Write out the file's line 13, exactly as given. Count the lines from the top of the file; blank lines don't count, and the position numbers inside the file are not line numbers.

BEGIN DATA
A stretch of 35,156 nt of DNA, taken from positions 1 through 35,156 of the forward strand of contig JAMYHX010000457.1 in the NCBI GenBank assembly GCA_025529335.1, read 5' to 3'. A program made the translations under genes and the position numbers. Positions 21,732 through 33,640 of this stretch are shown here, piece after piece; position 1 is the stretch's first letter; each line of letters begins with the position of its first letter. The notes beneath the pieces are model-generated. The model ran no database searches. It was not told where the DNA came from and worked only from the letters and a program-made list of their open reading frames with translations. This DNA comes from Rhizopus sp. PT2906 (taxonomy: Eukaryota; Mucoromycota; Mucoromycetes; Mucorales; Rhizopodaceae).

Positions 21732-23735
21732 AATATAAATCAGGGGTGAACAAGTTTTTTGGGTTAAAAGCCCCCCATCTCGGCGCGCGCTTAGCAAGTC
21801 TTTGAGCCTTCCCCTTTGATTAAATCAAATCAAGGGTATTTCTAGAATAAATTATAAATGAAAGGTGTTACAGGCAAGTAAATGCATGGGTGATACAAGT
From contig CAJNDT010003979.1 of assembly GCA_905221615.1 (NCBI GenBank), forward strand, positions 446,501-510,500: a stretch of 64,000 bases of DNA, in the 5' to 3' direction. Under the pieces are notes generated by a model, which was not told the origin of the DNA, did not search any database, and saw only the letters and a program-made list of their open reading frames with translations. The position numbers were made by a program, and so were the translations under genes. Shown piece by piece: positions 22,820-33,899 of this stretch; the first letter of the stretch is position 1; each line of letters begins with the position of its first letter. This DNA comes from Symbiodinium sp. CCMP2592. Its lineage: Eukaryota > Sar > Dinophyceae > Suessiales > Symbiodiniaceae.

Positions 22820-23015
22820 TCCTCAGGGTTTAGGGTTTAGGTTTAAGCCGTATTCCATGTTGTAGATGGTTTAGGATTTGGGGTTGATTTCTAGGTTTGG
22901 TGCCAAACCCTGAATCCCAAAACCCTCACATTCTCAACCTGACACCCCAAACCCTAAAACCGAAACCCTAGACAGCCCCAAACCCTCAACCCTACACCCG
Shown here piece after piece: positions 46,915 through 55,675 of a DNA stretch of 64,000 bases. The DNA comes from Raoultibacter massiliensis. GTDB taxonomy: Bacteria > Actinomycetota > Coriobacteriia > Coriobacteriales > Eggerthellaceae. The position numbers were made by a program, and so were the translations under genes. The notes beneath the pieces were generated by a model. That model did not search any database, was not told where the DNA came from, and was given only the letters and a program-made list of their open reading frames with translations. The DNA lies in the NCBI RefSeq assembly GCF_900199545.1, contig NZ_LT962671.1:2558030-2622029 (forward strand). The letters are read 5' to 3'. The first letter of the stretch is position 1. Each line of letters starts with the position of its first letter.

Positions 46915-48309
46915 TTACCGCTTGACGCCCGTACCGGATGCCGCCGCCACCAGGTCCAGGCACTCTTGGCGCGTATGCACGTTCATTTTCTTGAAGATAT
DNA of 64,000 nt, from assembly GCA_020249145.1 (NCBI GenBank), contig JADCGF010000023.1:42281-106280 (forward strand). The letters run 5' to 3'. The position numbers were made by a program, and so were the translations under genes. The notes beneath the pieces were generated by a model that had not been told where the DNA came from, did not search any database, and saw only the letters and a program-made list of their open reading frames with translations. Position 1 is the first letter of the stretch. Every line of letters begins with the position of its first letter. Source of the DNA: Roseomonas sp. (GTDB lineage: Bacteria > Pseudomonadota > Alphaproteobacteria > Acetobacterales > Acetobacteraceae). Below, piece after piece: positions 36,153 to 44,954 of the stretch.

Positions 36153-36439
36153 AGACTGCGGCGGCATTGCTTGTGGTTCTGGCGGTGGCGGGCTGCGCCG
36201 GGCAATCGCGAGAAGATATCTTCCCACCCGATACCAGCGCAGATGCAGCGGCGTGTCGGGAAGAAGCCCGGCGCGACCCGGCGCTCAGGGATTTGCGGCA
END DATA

Positions 36153-36439